The long-awaited blue Brexit passports are finally on their way with the Prime Minister photographed holding one in a new picture.
The image, which was released by No 10 today, shows Boris Johnson posing with the travel document on a flight to Newcastle Airport on January 31 – the day the UK left the EU.
The design is in fact a return to the original passport colour first used back in 1921, although Brits are not getting the blue version until stocks of the EU-style burgundy one are used up.
For a standard ten-year passport, it means they will be stuck with red until 2030.
The first wave of blue passports will start being sent out by the end of March, but there is no guarantee which colour will be issued.
A Home Office spokesman said: “There will be a mixture of blue and burgundy passports issued over a period of months, and we expect all new passports to be blue by the middle of the year.
“As well as using up the existing stock of burgundy passports, the printing presses all need to be tweaked to make blue covers, which needs to be done in stages, otherwise the printing process would grind to a halt.”
The blue passports changed colour once the UK joined the EU and the burgundy shade was agreed upon and adopted soon after.
The new passport is due to have up-to-date security features and technologies to protect against fraud and forgery – but the pages will be plastic instead of paper, making it more difficult to alter.
Those who prefer the burgundy shade will not lose out – these passports will continue to be issued but without reference to the EU.
They are due to be phased in over 2020 and if you renew your passport in the next few months you could receive it in either colour.
All passports issued from mid-2020 onwards will definitely be blue, the Home Office confirmed.
During the 11-month-long "transition period" that the UK must go through now it has left the EU, travel will remain the same at least until December 2020.
Starting from January 1 2021, you may need to renew your British passport earlier.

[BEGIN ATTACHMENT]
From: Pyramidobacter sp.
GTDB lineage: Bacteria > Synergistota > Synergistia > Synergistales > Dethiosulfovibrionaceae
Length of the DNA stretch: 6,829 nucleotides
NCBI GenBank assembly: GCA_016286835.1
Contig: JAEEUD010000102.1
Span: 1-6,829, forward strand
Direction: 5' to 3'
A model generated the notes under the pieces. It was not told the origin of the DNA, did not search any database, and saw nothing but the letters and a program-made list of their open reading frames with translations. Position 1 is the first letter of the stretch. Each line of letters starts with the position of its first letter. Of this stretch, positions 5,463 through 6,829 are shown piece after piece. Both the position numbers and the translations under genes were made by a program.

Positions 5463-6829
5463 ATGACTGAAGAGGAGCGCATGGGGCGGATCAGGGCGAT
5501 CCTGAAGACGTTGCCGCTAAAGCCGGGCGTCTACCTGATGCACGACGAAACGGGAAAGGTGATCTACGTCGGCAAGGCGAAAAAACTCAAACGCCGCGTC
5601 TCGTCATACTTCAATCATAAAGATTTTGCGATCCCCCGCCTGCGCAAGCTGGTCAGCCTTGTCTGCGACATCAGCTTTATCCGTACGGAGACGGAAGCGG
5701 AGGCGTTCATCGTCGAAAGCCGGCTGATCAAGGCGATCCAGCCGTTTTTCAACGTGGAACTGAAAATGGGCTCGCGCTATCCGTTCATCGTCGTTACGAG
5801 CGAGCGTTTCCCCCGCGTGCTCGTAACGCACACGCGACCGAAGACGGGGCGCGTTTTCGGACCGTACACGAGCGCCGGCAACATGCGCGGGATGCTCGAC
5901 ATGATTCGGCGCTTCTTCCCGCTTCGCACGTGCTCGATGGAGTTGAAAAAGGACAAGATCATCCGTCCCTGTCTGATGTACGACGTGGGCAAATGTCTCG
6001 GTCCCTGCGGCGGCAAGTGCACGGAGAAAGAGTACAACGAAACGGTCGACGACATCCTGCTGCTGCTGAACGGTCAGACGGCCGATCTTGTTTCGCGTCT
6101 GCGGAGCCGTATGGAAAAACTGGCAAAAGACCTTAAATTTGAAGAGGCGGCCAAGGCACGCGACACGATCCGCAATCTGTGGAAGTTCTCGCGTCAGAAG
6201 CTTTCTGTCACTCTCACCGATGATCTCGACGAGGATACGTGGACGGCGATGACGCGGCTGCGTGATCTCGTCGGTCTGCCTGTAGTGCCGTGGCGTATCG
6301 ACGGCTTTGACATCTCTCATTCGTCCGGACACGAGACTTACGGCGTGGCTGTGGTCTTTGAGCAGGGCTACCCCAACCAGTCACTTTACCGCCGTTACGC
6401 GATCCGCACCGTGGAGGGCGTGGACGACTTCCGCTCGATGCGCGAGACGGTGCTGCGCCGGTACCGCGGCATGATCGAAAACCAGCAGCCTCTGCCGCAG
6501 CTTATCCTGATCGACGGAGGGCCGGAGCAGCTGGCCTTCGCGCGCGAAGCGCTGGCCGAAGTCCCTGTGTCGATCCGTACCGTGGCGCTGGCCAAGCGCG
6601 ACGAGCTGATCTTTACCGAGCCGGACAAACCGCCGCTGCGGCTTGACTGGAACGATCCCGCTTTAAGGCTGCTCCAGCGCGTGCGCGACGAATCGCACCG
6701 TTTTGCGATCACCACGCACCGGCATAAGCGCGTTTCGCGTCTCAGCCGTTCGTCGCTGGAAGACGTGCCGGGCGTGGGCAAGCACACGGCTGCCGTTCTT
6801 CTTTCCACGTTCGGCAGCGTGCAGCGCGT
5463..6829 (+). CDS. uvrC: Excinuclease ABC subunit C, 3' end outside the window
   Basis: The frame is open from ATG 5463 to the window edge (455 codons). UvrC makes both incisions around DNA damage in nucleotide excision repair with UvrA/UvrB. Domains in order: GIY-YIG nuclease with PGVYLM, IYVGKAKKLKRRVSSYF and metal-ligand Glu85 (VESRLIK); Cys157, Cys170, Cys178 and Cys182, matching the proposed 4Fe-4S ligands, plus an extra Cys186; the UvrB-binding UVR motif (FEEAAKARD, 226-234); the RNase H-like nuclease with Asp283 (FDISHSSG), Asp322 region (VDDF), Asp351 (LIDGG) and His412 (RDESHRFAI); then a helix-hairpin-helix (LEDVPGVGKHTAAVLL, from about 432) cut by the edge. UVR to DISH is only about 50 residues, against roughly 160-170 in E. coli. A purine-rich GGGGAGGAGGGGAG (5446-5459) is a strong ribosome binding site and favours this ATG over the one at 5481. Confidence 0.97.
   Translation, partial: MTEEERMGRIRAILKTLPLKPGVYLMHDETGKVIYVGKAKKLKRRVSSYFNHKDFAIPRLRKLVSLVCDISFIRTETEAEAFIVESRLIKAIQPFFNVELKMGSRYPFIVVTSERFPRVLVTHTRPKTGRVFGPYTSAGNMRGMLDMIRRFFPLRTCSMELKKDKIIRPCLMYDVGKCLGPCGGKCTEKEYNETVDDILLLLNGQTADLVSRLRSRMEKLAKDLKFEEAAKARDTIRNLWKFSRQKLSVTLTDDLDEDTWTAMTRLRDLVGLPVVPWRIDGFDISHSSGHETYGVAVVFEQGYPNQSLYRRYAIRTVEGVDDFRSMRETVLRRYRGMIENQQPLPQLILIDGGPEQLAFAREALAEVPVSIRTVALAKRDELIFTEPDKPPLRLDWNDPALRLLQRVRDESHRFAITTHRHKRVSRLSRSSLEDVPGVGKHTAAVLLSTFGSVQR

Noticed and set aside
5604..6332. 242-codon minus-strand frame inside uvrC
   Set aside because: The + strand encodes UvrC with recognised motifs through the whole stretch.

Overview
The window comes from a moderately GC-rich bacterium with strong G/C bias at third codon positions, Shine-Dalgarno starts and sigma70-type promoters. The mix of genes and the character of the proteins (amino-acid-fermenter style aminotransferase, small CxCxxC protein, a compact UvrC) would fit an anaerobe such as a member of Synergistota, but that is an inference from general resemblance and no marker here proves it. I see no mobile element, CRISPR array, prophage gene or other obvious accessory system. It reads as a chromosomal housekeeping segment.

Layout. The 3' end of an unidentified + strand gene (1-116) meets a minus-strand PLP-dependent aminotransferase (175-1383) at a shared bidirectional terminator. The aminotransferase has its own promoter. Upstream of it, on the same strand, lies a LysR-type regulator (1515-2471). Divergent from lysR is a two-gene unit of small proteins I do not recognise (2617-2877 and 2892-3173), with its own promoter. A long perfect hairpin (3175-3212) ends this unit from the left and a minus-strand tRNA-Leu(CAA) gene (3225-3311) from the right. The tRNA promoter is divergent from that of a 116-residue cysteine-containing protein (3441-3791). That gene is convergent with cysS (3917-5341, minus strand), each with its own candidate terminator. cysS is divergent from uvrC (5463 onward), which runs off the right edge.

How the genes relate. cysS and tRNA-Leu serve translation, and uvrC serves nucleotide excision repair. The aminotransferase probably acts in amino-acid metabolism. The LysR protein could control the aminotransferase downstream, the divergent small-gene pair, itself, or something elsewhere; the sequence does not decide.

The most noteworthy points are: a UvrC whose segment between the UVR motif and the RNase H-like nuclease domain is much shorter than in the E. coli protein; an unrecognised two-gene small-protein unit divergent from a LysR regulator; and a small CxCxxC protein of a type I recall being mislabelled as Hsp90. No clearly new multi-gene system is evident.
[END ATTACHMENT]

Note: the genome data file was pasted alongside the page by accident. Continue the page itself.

On the day of travel, your passport must have at least six months left and be less than 10 years old (even if it has six months or more left).
If you do not renew it you may not be able to travel to most EU countries as well as Iceland Norway and Switzerland.
These rules do not apply to travel to Ireland, where you can continue to use your passport providing it is valid for the duration of your stay.
The new passports will reportedly be made by the Dutch firm Gemalto, with some describing the manufacture of the documents abroad as a "national humiliation".
Gemalto landed the £490million contract to produce the UK's post-Brexit identity documents from next year, The Sun previously reported.
The company, listed on the Paris and Amsterdam stock exchanges with headquarters in Amsterdam, was battling for the lucrative passport deal with British firm De La Rue and an unnamed outfit.
According to The Sun, Gemalto were declared winners after a ‘blind tender’ process.
That means ministers were not allowed to know who had submitted the individual bids.
Home Secretary Priti Patel previously said: "This should be a moment that we should be celebrating – the return of our iconic blue passport will re-establish the British identity.
“It is a national humiliation.
“I would urge Amber Rudd and the Government to look again at the powers they have to see what they can do.”
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